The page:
Some news on the inductive charging front. Volvo, working as part of a consortium of companies, has successfully completed a research project on cordless charging for electric cars and buses. The automaker supplied the car for the inductive charging project, which was a Volvo C30 Electric with a power output of 89 kW.
The project, initiated by Flanders’ Drive, the knowledge centre of the automotive industry in the Flanders region in Belgium, studied the possibilities of inductive charging for electric vehicles, and the technology has shown great potential.
Tests demonstrated that the C30 Electric can be fully charged without a power cable in approximately 2.5 hours. With inductive charging, it’s a case of simply positioning the car over a charging device and charging starts automatically.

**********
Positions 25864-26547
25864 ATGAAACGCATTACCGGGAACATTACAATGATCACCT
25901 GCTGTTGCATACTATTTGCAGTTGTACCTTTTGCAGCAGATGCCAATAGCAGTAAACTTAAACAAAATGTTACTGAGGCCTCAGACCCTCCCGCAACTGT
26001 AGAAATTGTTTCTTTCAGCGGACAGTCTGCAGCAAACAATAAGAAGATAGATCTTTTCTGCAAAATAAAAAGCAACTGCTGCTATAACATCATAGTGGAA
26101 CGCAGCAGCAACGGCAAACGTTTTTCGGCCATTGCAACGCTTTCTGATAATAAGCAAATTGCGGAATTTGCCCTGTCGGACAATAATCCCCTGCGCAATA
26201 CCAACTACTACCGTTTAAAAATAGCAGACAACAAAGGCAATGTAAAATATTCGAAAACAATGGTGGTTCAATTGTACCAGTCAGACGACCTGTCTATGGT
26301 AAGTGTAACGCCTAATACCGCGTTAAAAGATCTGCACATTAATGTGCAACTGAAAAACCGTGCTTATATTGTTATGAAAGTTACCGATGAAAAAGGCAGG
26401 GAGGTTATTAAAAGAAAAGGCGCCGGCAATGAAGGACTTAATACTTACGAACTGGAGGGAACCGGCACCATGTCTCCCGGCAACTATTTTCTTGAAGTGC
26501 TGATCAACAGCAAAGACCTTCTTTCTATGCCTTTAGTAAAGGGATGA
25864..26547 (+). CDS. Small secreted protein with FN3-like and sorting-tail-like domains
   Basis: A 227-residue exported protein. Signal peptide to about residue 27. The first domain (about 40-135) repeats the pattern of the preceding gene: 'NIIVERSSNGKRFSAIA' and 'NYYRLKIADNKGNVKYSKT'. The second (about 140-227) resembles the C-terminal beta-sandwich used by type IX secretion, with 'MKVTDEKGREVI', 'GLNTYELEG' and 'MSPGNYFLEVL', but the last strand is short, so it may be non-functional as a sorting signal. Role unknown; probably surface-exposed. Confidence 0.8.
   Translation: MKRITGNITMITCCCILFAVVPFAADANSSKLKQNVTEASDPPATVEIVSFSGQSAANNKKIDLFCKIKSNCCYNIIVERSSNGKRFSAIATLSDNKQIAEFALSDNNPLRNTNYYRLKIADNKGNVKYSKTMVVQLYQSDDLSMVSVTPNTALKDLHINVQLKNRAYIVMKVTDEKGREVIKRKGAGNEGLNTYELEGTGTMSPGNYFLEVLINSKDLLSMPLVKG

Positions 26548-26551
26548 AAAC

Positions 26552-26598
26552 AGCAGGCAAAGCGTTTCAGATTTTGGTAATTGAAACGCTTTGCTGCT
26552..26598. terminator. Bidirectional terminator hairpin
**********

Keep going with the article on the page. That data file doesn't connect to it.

Inductive charging uses an electromagnetic field instead of a cord to transfer energy between two objects. An induction coil creates an alternating electromagnetic field from a charging base station, and a second induction coil in the portable device picks up power from the electromagnetic field and converts it back into an electrical energy, which then charges the battery.
The technology is common in electrical home appliances such as electrical toothbrushes, but isn’t yet commercially available for charging EVs, not is there yet a common standard for inductive charging.
In parallel with the research in inductive charging, Volvo also studied slow and regular charging together with Inverto, which was also a partner in the project, and says that research and evaluation on the feasibility of the technology in its hybrids and EVs will continue.